How to be non-binary in Switzerland
We want to explore how non-binary people living in Switzerland experience struggles and support in their daily life. Within focus groups participants can exchange their experiences, knowledge and needs with each other. All groups will be moderated by a non-binary facilitator. From the groups’ conclusions we want to derive suggestions to improve the inclusion of non-binary people in society, politics, and health care in Switzerland.
Loren Schaad in collaboration with Nicu Tschurr supervised by Tabea Hässler (University of Zurich) and Léïla Eisner (University of Lausanne)
Identity denial and well-being among bi- and pansexual individuals
In the previous survey of the Swiss LGBTIQ+ Panel, bisexual and pansexual individuals attracted attention as they reported significantly higher negative well-being than homosexual participants. Additionally, they reported facing unique challenges due to their sexual orientation. However, little research has exclusively investigated why this minority group is at such a high risk for mental health problems or what factors account for the differences in discrimination experiences between homo- and plurisexual individuals.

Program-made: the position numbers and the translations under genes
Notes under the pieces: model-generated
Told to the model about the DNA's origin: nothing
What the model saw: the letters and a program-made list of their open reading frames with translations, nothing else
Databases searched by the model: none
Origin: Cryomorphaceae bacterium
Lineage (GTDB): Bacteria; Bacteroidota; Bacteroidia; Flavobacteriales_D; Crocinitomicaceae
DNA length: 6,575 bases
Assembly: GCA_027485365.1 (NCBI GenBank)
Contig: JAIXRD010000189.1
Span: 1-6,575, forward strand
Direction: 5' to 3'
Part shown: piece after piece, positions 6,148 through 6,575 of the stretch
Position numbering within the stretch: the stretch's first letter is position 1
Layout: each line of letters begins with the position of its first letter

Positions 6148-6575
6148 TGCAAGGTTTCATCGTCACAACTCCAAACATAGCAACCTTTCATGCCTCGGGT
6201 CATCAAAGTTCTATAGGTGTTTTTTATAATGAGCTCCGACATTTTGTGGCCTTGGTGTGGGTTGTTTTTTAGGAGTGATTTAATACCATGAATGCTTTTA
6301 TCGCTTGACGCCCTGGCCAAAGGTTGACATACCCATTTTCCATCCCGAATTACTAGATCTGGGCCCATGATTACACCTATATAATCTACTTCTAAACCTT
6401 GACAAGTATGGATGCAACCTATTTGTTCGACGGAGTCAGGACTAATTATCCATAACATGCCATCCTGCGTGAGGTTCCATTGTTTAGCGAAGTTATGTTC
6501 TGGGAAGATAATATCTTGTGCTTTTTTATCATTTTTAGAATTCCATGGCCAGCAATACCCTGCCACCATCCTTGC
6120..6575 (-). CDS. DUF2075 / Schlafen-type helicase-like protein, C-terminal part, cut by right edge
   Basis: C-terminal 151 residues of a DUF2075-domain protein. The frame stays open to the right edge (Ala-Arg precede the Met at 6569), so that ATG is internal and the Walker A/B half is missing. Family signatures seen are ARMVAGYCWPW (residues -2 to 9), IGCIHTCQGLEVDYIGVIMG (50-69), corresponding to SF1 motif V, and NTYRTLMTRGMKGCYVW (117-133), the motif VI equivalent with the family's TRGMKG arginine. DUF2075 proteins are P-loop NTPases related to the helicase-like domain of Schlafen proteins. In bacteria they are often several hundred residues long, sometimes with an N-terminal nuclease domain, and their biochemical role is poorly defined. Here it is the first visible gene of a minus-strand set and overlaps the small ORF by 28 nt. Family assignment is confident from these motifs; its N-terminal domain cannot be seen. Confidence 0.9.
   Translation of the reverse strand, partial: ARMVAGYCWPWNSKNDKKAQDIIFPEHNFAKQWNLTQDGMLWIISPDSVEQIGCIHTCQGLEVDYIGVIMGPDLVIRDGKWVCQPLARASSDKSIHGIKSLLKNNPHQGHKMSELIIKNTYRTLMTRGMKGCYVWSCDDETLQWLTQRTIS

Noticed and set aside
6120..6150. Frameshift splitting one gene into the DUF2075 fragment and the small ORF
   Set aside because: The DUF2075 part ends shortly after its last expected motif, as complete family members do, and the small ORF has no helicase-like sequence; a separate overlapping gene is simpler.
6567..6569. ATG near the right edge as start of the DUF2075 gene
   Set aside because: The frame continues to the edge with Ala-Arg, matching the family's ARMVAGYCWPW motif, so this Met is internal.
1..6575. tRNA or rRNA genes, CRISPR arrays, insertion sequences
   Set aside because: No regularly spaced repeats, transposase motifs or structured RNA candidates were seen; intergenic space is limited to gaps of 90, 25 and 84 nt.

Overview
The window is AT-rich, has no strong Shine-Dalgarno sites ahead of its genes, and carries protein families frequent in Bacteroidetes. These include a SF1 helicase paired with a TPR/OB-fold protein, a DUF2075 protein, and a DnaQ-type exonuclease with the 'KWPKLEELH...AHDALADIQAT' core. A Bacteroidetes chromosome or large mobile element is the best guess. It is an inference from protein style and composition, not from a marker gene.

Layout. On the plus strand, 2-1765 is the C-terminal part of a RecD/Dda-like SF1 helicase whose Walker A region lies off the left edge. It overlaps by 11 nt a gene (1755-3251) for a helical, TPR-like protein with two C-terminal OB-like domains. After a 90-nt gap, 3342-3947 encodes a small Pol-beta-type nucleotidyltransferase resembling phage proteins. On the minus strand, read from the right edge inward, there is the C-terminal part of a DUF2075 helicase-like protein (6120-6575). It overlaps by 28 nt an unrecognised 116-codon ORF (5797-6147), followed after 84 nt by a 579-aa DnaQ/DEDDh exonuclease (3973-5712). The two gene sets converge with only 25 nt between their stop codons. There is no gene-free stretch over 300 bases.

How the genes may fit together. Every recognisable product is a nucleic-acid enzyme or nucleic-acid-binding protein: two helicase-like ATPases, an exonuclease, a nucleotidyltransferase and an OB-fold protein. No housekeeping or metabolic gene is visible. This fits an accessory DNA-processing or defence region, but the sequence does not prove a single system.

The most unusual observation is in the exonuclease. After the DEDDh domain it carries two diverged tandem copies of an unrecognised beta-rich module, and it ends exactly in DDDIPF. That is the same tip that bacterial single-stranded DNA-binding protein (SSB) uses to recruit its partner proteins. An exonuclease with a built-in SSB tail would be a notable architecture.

Based on previous research, denial and erasure of their sexual orientation and identities are assumed to be major stressors of their daily lives (Maimon et al., 2019). The present study explores how identity denial processes coming from LGBTIQ+ and cis-heterosexual people are associated with the well-being of Swiss bi-, pan-, and other plurisexual individuals.
Cynthia Thöni supervised by Tabea Hässler (University of Zurich) and Léïla Eisner (University of Lausanne)
How discrimination affects the well-being of sexual minority members
The aim was to better understand the mechanisms whereby discrimination affects the well-being of sexual minority members. On the one hand, differences in experiences of discrimination and well-being across different subgroups were examined, on the other hand, a comprehensive overall model was examined, which took into account the factors internalized LGBTIQ+ negativity, connectedness to the LGBTIQ+ scene, social support and pride.
Patrizia Eicher supervised by Tabea Hässler (University of Zurich) and Léïla Eisner (University of Lausanne)